Featured Research

from universities, journals, and other organizations

NASA signs agreement to develop nasal spray for motion sickness

Date:
October 12, 2012
Source:
NASA
Summary:
NASA's Johnson Space Center in Houston and Epiomed Therapeutics Inc. of Irvine, Calif., have signed an agreement to develop and commercialize a NASA-crafted, fast-acting nasal spray to fight motion sickness. Under the Space Act Agreement, Epiomed will formulate the drug, called intranasal scopolamine, or INSCOP. Astronauts often experience motion sickness in space. As a result, NASA has conducted extensive research into the causes and treatments for the condition.

NASA's Johnson Space Center in Houston and Epiomed Therapeutics Inc. of Irvine, Calif., have signed an agreement to develop and commercialize a NASA-crafted, fast-acting nasal spray to fight motion sickness.

Related Articles


Under the Space Act Agreement, Epiomed will formulate the drug, called intranasal scopolamine, or INSCOP. Astronauts often experience motion sickness in space. As a result, NASA has conducted extensive research into the causes and treatments for the condition. Scopolamine is effective and can be administered as a tablet or injected. With a precise dosage, the NASA spray formulation has been shown to work faster and more reliably than the oral form.

"NASA and Epiomed will work closely together on further development of INSCOP to optimize therapeutic efficiency for both acute and chronic treatment of motion sickness which can be used by NASA, the Department of Defense and world travelers on land, in the air and on the seas," said Lakshmi Putcha, developer of the innovative treatment strategy at Johnson.

A gel formulation of INSCOP was developed and tested under a Space Act Agreement between Johnson and the Naval Aerospace Medical Research Laboratory in Pensacola, Fla. Results from that trial were published in the journal Aviation, Space and Environmental Medicine in April 2010 that suggest INSCOP is a fast-acting and reliable way to prevent and treat motion sickness.

The U.S. Navy is working on an agreement with Epiomed to test the nasal spray. NASA and Epiomed will collaborate on clinical trials related to the Federal Drug Administration requirements. NASA is transferring sponsorship of future clinical trials and FDA approvals to Epiomed, which will supply the product for use by NASA and others.

For more about Johnson's Human Health and Performance Directorate, which developed INSCOP, visit: http://go.nasa.gov/RiKclM


Story Source:

The above story is based on materials provided by NASA. Note: Materials may be edited for content and length.


Cite This Page:

NASA. "NASA signs agreement to develop nasal spray for motion sickness." ScienceDaily. ScienceDaily, 12 October 2012. <www.sciencedaily.com/releases/2012/10/121012152519.htm>.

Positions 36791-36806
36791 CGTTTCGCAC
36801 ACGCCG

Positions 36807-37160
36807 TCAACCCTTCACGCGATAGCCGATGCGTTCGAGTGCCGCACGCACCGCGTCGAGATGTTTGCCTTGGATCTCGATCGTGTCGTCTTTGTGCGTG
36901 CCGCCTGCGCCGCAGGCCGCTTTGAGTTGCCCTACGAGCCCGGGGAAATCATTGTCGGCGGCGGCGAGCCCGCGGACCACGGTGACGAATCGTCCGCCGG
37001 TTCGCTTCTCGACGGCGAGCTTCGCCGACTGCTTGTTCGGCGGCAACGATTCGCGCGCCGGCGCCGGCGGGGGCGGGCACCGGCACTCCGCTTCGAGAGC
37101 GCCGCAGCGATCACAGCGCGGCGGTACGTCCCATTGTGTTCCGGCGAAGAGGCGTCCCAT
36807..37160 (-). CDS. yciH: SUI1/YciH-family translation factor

NASA. (2012, October 12). NASA signs agreement to develop nasal spray for motion sickness. ScienceDaily. Retrieved March 28, 2015 from www.sciencedaily.com/releases/2012/10/121012152519.htm
NASA. "NASA signs agreement to develop nasal spray for motion sickness." ScienceDaily. www.sciencedaily.com/releases/2012/10/121012152519.htm (accessed March 28, 2015).

Share This


More From ScienceDaily



More Space & Time News

Saturday, March 28, 2015

Featured Research

from universities, journals, and other organizations


Featured Videos

from AP, Reuters, AFP, and other news services

What NASA Wants To Learn From Its 'Year In Space' Tests

What NASA Wants To Learn From Its 'Year In Space' Tests

Newsy (Mar. 28, 2015) Astronaut Scott Kelly and cosmonaut Mikhail Kornienko will spend a year in space running tests on human physiology and psychology. Video provided by Newsy
Powered by NewsLook.com
Crew Starts One-Year Space Mission

Crew Starts One-Year Space Mission

Reuters - News Video Online (Mar. 28, 2015) Russian-U.S. crew arrives safely at the International Space Station for the start of a ground-breaking year-long stay. Paul Chapman reports. Video provided by Reuters
Powered by NewsLook.com
Why So Many People Think NASA's Asteroid Mission Is A Waste

Why So Many People Think NASA's Asteroid Mission Is A Waste

Newsy (Mar. 27, 2015) The Asteroid Retrieval Mission announced this week bears little resemblance to its grand beginnings. Even NASA scientists are asking, "Why bother?" Video provided by Newsy
Powered by NewsLook.com
Space Station Crew Docks Safely

Space Station Crew Docks Safely

Reuters - News Video Online (Mar. 27, 2015) NASA TV footage shows the successful docking of a Russian Soyuz craft to the International Space Station for a year-long mission. Rough cut (no reporter narration). Video provided by Reuters
Powered by NewsLook.com

Search ScienceDaily

Number of stories in archives: 140,361

Find with keyword(s):
Enter a keyword or phrase to search ScienceDaily for related topics and research stories.

Save/Print:
Share:

Breaking News:

Strange & Offbeat Stories


Space & Time

Matter & Energy

Computers & Math

In Other News

... from NewsDaily.com

Science News

Health News

Environment News

Technology News



Save/Print:
Share:

Free Subscriptions


Get the latest science news with ScienceDaily's free email newsletters, updated daily and weekly. Or view hourly updated newsfeeds in your RSS reader:

Get Social & Mobile


Keep up to date with the latest news from ScienceDaily via social networks and mobile apps:

Have Feedback?


Tell us what you think of ScienceDaily -- we welcome both positive and negative comments. Have any problems using the site? Questions?
Mobile: iPhone Android Web
Follow: Facebook Twitter Google+
Subscribe: RSS Feeds Email Newsletters
Latest Headlines Health & Medicine Mind & Brain Space & Time Matter & Energy Computers & Math Plants & Animals Earth & Climate Fossils & Ruins